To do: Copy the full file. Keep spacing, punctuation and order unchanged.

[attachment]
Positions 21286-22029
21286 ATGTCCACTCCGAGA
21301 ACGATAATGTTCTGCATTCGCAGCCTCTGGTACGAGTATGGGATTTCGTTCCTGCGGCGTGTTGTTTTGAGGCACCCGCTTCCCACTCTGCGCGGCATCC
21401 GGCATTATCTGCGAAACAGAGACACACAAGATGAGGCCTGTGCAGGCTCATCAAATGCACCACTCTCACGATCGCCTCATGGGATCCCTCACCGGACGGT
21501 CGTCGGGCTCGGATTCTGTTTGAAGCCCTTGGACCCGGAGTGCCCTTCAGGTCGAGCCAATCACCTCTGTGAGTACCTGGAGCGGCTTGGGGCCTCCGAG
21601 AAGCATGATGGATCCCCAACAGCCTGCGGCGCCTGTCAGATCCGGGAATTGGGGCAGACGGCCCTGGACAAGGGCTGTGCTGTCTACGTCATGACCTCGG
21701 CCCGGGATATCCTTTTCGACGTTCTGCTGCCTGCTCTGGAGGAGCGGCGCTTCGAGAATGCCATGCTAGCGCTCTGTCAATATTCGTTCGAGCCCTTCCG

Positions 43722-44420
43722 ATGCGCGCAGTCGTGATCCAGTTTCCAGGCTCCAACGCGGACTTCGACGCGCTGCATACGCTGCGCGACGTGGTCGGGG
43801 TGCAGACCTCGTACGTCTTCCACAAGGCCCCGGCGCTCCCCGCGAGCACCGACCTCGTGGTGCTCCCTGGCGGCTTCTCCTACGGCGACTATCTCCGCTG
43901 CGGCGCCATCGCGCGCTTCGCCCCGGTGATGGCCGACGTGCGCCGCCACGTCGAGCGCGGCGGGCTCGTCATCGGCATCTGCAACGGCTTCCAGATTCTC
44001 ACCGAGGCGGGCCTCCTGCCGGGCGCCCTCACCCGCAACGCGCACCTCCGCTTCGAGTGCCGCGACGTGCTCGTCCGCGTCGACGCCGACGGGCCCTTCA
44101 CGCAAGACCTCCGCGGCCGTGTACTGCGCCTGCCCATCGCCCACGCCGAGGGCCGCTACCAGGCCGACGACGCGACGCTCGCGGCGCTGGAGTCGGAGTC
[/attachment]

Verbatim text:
Positions 21286-22029
21286 ATGTCCACTCCGAGA
21301 ACGATAATGTTCTGCATTCGCAGCCTCTGGTACGAGTATGGGATTTCGTTCCTGCGGCGTGTTGTTTTGAGGCACCCGCTTCCCACTCTGCGCGGCATCC
21401 GGCATTATCTGCGAAACAGAGACACACAAGATGAGGCCTGTGCAGGCTCATCAAATGCACCACTCTCACGATCGCCTCATGGGATCCCTCACCGGACGGT
21501 CGTCGGGCTCGGATTCTGTTTGAAGCCCTTGGACCCGGAGTGCCCTTCAGGTCGAGCCAATCACCTCTGTGAGTACCTGGAGCGGCTTGGGGCCTCCGAG
21601 AAGCATGATGGATCCCCAACAGCCTGCGGCGCCTGTCAGATCCGGGAATTGGGGCAGACGGCCCTGGACAAGGGCTGTGCTGTCTACGTCATGACCTCGG
21701 CCCGGGATATCCTTTTCGACGTTCTGCTGCCTGCTCTGGAGGAGCGGCGCTTCGAGAATGCCATGCTAGCGCTCTGTCAATATTCGTTCGAGCCCTTCCG

Positions 43722-44420
43722 ATGCGCGCAGTCGTGATCCAGTTTCCAGGCTCCAACGCGGACTTCGACGCGCTGCATACGCTGCGCGACGTGGTCGGGG
43801 TGCAGACCTCGTACGTCTTCCACAAGGCCCCGGCGCTCCCCGCGAGCACCGACCTCGTGGTGCTCCCTGGCGGCTTCTCCTACGGCGACTATCTCCGCTG
43901 CGGCGCCATCGCGCGCTTCGCCCCGGTGATGGCCGACGTGCGCCGCCACGTCGAGCGCGGCGGGCTCGTCATCGGCATCTGCAACGGCTTCCAGATTCTC
44001 ACCGAGGCGGGCCTCCTGCCGGGCGCCCTCACCCGCAACGCGCACCTCCGCTTCGAGTGCCGCGACGTGCTCGTCCGCGTCGACGCCGACGGGCCCTTCA
44101 CGCAAGACCTCCGCGGCCGTGTACTGCGCCTGCCCATCGCCCACGCCGAGGGCCGCTACCAGGCCGACGACGCGACGCTCGCGGCGCTGGAGTCGGAGTC